After a disconcerting amount of Google+ users were kicked from the infant social network last week over enforcement of the “real name” rule, many are worried that the seemingly draconian measures taken to ensure that people aren’t hiding behind pseudonyms is a potentially fatal step for the initially popular Google+. In a nutshell, there’s a help article in the Google+ help section that clearly defines what can and can’t be used as your profile name. The policy is pretty narrow as to what your name is allowed to be, and it’s obviously trying to force Google+ profiles to represent one real person, and not a nickname, pseudonym or group. If your account is in violation of these terms, it will be suspended. If the account is deemed to be violating the Google Terms of Service (and there hasn’t been a clear explanation of how the overall Google TOS applies to Google+ plus, and which content on your page you are responsible for), you could be banned from all Google services, according to ZDNet.
Needless to say, plenty of people have perfectly valid reasons for keeping their names private on a social network. The problem is compounded by the fact that Google has been banning accounts without warning, and aren’t being 100% consistent in who they’re banning.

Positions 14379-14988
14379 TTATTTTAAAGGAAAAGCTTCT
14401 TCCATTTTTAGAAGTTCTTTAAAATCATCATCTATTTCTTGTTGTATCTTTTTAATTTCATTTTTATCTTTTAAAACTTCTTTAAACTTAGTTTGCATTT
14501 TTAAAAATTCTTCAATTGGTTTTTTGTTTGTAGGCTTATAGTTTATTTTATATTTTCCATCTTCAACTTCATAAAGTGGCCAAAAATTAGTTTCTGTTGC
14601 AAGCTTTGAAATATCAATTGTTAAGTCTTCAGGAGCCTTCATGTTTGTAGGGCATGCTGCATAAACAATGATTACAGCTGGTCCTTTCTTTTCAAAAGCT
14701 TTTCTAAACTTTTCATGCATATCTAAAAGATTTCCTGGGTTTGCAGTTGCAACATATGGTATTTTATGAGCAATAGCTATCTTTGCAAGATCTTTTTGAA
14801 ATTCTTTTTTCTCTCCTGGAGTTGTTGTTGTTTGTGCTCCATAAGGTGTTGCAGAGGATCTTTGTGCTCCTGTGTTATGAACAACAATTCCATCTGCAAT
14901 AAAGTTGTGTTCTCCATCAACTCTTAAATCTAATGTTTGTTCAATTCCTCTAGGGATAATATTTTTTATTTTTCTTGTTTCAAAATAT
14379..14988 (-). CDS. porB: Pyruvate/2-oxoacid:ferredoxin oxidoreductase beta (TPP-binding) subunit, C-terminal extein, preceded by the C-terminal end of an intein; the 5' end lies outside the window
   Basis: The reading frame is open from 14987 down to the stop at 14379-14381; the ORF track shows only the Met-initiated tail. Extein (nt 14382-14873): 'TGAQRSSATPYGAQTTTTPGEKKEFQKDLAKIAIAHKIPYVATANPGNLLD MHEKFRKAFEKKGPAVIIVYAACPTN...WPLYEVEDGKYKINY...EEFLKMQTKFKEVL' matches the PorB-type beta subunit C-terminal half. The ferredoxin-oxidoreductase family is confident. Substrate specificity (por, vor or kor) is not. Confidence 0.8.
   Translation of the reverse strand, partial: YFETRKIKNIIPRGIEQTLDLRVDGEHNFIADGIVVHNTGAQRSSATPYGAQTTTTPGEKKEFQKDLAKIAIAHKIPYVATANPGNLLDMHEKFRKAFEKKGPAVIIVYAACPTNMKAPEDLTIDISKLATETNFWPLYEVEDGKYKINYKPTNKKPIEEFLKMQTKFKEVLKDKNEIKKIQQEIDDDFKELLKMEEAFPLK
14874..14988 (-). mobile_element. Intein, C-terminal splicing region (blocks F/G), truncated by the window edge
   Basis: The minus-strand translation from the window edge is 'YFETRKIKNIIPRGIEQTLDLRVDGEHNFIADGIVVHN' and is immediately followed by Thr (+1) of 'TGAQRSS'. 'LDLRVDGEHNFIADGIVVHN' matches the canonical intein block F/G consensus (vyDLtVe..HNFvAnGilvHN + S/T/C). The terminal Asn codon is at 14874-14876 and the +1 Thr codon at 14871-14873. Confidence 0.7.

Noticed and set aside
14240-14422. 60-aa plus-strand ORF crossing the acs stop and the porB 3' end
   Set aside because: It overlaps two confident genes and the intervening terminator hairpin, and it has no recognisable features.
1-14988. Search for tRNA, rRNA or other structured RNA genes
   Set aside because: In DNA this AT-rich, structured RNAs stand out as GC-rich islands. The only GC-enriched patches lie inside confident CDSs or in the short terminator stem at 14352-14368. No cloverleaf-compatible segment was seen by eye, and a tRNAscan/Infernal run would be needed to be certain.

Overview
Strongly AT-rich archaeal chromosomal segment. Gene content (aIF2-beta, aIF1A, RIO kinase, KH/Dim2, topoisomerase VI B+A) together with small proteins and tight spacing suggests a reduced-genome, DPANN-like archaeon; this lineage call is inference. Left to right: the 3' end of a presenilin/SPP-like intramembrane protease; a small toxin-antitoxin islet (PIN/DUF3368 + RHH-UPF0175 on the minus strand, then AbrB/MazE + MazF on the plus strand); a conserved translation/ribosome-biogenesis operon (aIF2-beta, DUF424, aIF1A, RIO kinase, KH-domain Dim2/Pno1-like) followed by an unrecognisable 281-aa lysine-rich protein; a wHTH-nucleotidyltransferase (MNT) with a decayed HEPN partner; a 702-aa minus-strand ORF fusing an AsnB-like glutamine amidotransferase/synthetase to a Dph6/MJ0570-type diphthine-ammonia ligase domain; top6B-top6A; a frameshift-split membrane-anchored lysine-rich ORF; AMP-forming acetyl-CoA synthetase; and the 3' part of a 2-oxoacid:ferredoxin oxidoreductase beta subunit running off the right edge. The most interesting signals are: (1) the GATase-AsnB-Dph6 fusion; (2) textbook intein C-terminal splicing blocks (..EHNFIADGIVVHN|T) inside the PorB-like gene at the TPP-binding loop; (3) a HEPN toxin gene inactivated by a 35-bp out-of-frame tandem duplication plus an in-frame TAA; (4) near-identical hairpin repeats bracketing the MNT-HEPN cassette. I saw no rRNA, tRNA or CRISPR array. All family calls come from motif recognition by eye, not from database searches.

Vic Gundotra, VP at Google, has spoken out to Robert Scoble on Google+ about the problem, and while he doesn’t deny the problems they’re creating, he doesn’t seem too worried about it. He claims that the naming rules are there for a reason and are meant to be positive, "like when a restaurant doesn't allow people who aren't wearing shirts to enter." While the rules themselves may not change, Gundotra promised that Google is working on better ways to communicate these kinds of issues to the users. That may be a consolation to those who believe their accounts were suspended unjustly, but Google seems pretty set on keeping it real, so to speak.
This marks the first big privacy hurdle that the new network has faced, and the two week old phenom needs to do some serious damage control before things get out of hand, and that staggering growth rate begins to falter.